Alternatively, the closed space can be placed either under a non-atmospheric pressure, i.e. a positive or negative air pressure. Detection means associated with the closed space is capable of detecting any change in pressure resulting from the leak in the jacket or the storage tank. As shown in FIG. 5, there is provided a means 26 for maintaining the closed space under a positive or negative pressure. Conventional air pump or vacuum pump, together with an associated pressure regulator can be used. A pressure change sensor 27 is a part of the detection means. A pressure guage serves this purpose adequately. Optionally, an alarm system can be electronically linked with the pressure sensor to audibly or visually warn of a preset significant pressure change. Gas pervious material 28 maintains a spaced relationship between the inner tank and the jacket when a vacuum is used as well as serves as the separating agent. Preferably, an access tube 29 with strategically spaced holes extends from the air or vacuum pump 26 to the lower portion of the closed space. When tube 29 extends over the end portion of the storage tank, it serves the dual function of strengthening the jacket at that point and providing a means to monitor for leaked liquid at a low point where it could utlimately seek.
Another embodiment of the detection means utilizes an analyzer capable of detecting the liquid being stored. Thus, the detection means comprises the analyzer which is in communication with the closed space. Preferably, a vacuum means for withdrawing gaseous material from the closed space is used for the purpose of obtaining a sample. Thus, in FIG. 5, element 27 could be an analyzer capable of detecting selected liquids instead of a pressure change sensor.
Still another detection means utilizes a probe which extends through an access tube so as to monitor for leakage, preferably at or near the bottom of the closed space. The probe is capable of detecting pre-selected liquids or gases. In this embodiment, the separating agent can be a gas pervious material whereby leakage will ultimately seep to the bottom of the closed space and be detected or a solid which is stored liquid-, e.g. gasoline-soluble or water-soluble. Such solid separating agents will ultimately be solubilized and the leakage detected by the probe.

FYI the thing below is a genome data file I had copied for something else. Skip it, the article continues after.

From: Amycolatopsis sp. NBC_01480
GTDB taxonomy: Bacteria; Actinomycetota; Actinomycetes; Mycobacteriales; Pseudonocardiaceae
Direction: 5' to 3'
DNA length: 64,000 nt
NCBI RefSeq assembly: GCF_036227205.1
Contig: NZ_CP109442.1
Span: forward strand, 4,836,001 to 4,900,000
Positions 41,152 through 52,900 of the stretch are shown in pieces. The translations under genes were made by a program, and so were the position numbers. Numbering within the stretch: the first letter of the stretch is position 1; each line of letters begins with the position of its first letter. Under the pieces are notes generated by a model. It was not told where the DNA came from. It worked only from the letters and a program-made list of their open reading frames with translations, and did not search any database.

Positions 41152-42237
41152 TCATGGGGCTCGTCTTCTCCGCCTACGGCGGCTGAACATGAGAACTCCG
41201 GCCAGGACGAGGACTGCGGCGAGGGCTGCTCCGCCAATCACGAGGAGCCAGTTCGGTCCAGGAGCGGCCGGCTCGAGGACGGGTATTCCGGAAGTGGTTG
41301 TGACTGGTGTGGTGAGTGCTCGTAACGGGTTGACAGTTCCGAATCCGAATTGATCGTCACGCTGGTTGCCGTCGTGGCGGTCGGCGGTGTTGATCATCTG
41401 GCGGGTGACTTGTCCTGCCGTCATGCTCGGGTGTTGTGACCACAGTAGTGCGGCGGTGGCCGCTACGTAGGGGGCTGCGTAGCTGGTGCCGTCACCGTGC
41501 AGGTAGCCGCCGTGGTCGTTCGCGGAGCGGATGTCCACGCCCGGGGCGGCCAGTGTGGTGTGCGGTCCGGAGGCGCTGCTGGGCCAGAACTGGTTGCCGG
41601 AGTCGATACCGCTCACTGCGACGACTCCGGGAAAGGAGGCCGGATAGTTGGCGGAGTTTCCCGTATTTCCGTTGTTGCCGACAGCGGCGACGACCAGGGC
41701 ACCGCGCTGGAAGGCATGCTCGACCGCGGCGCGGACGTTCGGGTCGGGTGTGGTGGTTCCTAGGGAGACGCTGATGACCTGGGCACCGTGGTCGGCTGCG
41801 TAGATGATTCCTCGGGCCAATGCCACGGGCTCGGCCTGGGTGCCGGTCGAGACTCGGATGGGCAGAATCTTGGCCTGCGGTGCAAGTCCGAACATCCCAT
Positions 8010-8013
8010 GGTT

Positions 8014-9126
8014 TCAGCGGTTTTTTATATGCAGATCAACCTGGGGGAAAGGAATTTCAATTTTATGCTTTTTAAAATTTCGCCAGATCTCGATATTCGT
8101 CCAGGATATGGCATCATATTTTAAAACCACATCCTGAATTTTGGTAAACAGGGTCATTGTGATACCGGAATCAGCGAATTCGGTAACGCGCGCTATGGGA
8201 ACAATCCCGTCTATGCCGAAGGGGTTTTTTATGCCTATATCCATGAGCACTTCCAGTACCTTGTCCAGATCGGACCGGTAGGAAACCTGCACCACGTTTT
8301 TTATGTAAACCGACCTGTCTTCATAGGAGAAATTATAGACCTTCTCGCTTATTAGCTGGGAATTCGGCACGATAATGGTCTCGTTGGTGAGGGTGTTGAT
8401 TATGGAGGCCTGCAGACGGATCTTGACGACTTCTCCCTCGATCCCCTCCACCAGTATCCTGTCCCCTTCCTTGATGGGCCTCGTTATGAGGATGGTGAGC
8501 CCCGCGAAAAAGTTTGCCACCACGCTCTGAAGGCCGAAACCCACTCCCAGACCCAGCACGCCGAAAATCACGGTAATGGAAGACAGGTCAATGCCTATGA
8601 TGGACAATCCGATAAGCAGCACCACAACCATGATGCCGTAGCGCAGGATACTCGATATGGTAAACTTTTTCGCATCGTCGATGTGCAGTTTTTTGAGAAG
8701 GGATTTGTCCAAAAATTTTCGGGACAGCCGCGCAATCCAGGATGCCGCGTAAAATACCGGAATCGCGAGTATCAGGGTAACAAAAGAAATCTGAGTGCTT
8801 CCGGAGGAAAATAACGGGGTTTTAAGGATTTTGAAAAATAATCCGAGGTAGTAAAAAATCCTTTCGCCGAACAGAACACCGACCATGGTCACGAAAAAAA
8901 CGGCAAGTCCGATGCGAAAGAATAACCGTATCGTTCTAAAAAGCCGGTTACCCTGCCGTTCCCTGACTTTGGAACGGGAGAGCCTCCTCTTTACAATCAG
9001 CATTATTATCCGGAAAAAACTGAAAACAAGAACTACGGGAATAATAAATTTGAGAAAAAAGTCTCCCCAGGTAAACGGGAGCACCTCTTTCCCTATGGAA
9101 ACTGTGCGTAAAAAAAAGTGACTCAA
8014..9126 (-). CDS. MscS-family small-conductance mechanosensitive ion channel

In the embodiment of this invention wherein used storage tanks are utilized, an additional step must be taken. Such tanks which have been used and removed from the ground typically will have weakened areas in the form of holes, cracks, or pits. The first step is to locate the weakened areas and repair said area. A visual observation of the tank quite often will reveal where the weakened areas occur. A pit is readily repaired with welding or with a reinforced resinous material. Resinous materials which are useful here are those which will adhere to the storage tank and which are resistant to fuel stored in the tank. It is possible the weakened area will extend completely through the wall of the storage tank or eventually will corrode to such a point. In such an instance it is necessary that when liquid contacts the resinous repair material that the material itself is not dissolved or corroded away. A wide range of different resinous materials can be used which have known qualities of adhering to storage tanks and which are resistant to stored liquids such as fuel. Particularly preferred are the polyester and epoxy type resins, which may be reinforced with fiberglass or other known resin fibrous materials.
Once all weakened areas are repaired, it is possible to test the repaired storage tanks in any of several different manners. For example, either a vacuum of air pressure can be applied to the interior of the tank. The failure to maintain the pressure is an indication that a leak is still present. Filling the storage tank with a liquid under pressure and observing for any leaked liquid through the tank is also another obvious manner of testing. Once the tank has been repaired, a vacuum of at least about 3 inches of mercury is applied. Preferably, a vacuum of from about 3 inches to about 10 inches of mercury is applied. This will show not only whether the storage tank still contains leaks, but whether it is structurally sound and capable of being completely refurbished. That is, once the leaks in a used tank have been repaired and the aforementioned vacuum applied, the structural soundness of the tank is established. In the absence of such soundness, the tank will collapse. Of course, when this happens, the tank must be scrapped without continuing further with the steps of this invention or special structural work undertaken. A tank which has been refurbished and certified as structurally sound is provided with a jacket in the manner previously described.